• Stray thoughts on the cast: Miles Teller (“Whiplash”) is certainly bringing to Mr. Fantastic/Reed Richards a more nerd-cool, child prodigy vibe and less of a pipe-smoking, fatherly Cold War science hero schtick. This was expected, but it’s nice to see that the quick-lipped Teller might be anchoring his wiseacre routine with a little more vulnerability. Or maybe it’s just the glasses talking.
  • Kate Mara (“House of Cards”) doesn’t do too much in the teaser aside from looking steely as the Invisible Woman/Susan Storm. But with such a low bar set (apologies to Ms. Alba), steely glances are cause for relief. The Susan Storm in the comics is a consummate badass, so we’re optimistic.
  • Michael B. Jordan (“Friday Night Lights”) doesn’t get too much to do in the teaser as the Human Torch/Johnny Storm, but we do see some pyrotechnic CGI that gets our inner 12-year-old amped. Chris Evans’ portrayal of the self-immolating hero was the undeniable high point of the 2000s films, so we’re curious to see where Jordan takes the character.
  • Finally, Jamie Bell (“Snowpiercer”) gets minimal screentime as Ben Grimm before transforming into the Thing, but we do see some lumbering piles of orange, CGI-ed rocks in brief flashes. The Thing is pretty much the definition of a character that works great in a comic book and seems absurd in live action (well, more absurd than a man with elastic limbs). The teaser’s coy stance on the clobbering hero could be an attempt to whet moviegoers’ appetites, but we’re worried that the filmmakers are embarrassed to show off this latest take on the rough-skinned bruiser. Here’s hoping there’s no foam rubber.

    Remember, it could always be worse.
    Remember, it could always be worse.
  • Was that disembodied voice at the end Toby Kebbell (“Dawn of the Planet of the Apes”) as Doctor Doom (or evil programmer Victor Domashev in this film, which .. yeah)? We’ll say this: The movie definitely reeks of doom, one way or another.

“Fantastic Four” is set to hit theaters August 7.

‘Goodbye to Language 3D’ to screen in Austin


A dog is one of the big stars in Jean-Luc Godard's "Goodbye to Language 3D." Kino Lorber
A dog is one of the big stars in Jean-Luc Godard’s “Goodbye to Language 3D.” Kino Lorber

Jean-Luc Godard, the French New Wave auteur who shot to fame with 1960’s “Breathless,” has a new movie that’s opening in Austin on Friday, but there’s a caveat. It’s screening only once a day, and only at one theater, the Alamo South.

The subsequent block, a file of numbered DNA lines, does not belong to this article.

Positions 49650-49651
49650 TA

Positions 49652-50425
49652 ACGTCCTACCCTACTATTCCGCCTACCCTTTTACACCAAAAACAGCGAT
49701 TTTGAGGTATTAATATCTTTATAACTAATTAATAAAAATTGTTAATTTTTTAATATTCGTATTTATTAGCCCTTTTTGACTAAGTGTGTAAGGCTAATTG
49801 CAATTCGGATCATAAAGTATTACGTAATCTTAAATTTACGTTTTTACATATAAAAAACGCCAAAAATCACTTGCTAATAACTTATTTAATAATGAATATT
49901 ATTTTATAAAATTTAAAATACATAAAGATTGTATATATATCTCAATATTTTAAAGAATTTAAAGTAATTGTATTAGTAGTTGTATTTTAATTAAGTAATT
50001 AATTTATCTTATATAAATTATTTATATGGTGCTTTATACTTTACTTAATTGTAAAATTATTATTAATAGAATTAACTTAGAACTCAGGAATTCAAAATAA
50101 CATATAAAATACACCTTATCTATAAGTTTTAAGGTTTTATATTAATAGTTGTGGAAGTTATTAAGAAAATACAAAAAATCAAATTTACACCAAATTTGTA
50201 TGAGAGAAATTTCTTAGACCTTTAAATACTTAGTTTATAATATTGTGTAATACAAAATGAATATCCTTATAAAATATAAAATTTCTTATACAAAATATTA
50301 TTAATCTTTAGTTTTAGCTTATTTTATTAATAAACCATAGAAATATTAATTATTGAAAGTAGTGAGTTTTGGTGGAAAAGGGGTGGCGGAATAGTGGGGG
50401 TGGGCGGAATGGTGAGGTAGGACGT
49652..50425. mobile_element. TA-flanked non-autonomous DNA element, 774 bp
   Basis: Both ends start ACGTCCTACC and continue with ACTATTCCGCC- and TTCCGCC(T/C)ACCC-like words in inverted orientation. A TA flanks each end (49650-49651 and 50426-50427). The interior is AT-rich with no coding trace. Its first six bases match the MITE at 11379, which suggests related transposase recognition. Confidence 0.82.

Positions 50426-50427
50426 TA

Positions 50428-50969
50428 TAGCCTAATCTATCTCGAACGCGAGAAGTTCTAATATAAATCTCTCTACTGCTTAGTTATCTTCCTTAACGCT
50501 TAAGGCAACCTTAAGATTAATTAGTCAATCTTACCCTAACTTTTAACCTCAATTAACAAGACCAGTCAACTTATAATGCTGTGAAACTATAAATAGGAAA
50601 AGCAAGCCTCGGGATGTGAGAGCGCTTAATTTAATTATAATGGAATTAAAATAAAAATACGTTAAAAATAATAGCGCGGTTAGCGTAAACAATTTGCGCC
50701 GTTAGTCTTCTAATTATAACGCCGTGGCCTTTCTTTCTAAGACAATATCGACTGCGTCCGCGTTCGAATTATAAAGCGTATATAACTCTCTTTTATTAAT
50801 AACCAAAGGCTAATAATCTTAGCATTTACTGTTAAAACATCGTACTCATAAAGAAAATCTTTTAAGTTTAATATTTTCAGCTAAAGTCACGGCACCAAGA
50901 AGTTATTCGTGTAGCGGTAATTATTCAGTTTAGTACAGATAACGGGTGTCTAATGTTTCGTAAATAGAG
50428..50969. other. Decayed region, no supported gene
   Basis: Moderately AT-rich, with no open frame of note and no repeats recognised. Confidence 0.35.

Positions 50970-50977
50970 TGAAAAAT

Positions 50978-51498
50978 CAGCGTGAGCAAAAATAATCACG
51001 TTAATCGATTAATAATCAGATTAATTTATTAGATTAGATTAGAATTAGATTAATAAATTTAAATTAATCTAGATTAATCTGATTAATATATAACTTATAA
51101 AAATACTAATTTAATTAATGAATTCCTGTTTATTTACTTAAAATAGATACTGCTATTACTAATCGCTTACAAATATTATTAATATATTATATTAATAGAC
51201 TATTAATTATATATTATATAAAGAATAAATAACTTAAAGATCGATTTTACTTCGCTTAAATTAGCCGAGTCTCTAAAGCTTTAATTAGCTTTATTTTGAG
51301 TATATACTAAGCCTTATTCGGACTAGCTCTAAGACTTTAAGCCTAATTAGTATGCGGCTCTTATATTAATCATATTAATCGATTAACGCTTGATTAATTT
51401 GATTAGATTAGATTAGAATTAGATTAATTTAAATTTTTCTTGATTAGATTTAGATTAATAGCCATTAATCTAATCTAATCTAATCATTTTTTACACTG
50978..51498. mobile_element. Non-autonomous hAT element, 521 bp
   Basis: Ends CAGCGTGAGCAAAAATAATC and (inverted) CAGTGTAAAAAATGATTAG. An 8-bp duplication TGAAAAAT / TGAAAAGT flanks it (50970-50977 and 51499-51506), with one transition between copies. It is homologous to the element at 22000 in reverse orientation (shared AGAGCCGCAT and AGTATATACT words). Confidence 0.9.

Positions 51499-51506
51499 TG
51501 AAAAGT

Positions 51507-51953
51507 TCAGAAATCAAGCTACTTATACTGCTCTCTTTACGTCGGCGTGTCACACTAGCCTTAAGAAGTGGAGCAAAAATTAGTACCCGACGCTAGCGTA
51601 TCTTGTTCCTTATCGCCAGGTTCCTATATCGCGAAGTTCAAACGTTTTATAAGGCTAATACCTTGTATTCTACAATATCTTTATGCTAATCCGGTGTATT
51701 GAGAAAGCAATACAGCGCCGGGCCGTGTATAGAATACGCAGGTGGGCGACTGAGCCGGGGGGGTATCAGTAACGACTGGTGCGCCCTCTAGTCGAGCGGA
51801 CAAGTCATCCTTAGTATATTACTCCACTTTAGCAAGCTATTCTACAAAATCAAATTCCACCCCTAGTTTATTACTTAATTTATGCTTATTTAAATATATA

Still, for adventurous Central Texas cinephiles, the movie, “Goodbye to Language 3D,” shouldn’t be missed.

I saw the movie at the Cannes Film Festival last May, but it hasn’t screened in Austin, so it’s risky to write a full review based on memories of many months ago. But I can say it doesn’t have a plot that can easily be described. Instead, it’s a meditation of various philosophical issues. It centers on a married woman and a single man, who have a tumultuous relationship over time. And there’s a dog.

Godard has long been associated with experimental cinema, and introduced the world to the hand-held camera, much to some people’s dismay. This time, he’s experimenting with 3D in unusual ways. For instance, in one scene, a naked man and a naked woman appear on screen, and the image is quite blurry through the 3D glasses. But if you close one eye you can see the naked woman, and if you close the other eye, you can see the naked man. It’s sort of a 3D of choice, and this goes on at special moments throughout the film.

It’s a playful device, and the movie is much more playful than some of his last few films. A big part of the movie focuses on Godard’s dog, a mutt that wanders around nature as voiceovers discuss what the dog might be thinking or doing. Godard sees the dog as being much more in touch with the world than humans. And he notes at one point that dogs are the only living creatures who love someone else, their masters, more than they love themselves.

Make no mistake. This is strictly an arthouse film. It was hard to sit in the audience at Cannes and not think that you were a part of a French version of the “Saturday Night Live” skit the Sprockets, featuring the pretentious avant-garde German duo, dressed in black. But that’s somehow appropriate, since it makes you laugh at the whole scene. And some of “Goodbye to Language” is quite funny.

The jurors at Cannes gave Godard, who’s in his 80s, the jury prize for “Goodbye to Language.” Godard shared that prize with Xavier Dolan, the 25-year-old French-Canadian director, for “Mommy,” which is scheduled to open in Austin. Feb. 6.

The mutt, named Roxy, won the Palme Dog, the tongue-in-cheek prize for the best performance by a dog in Cannes.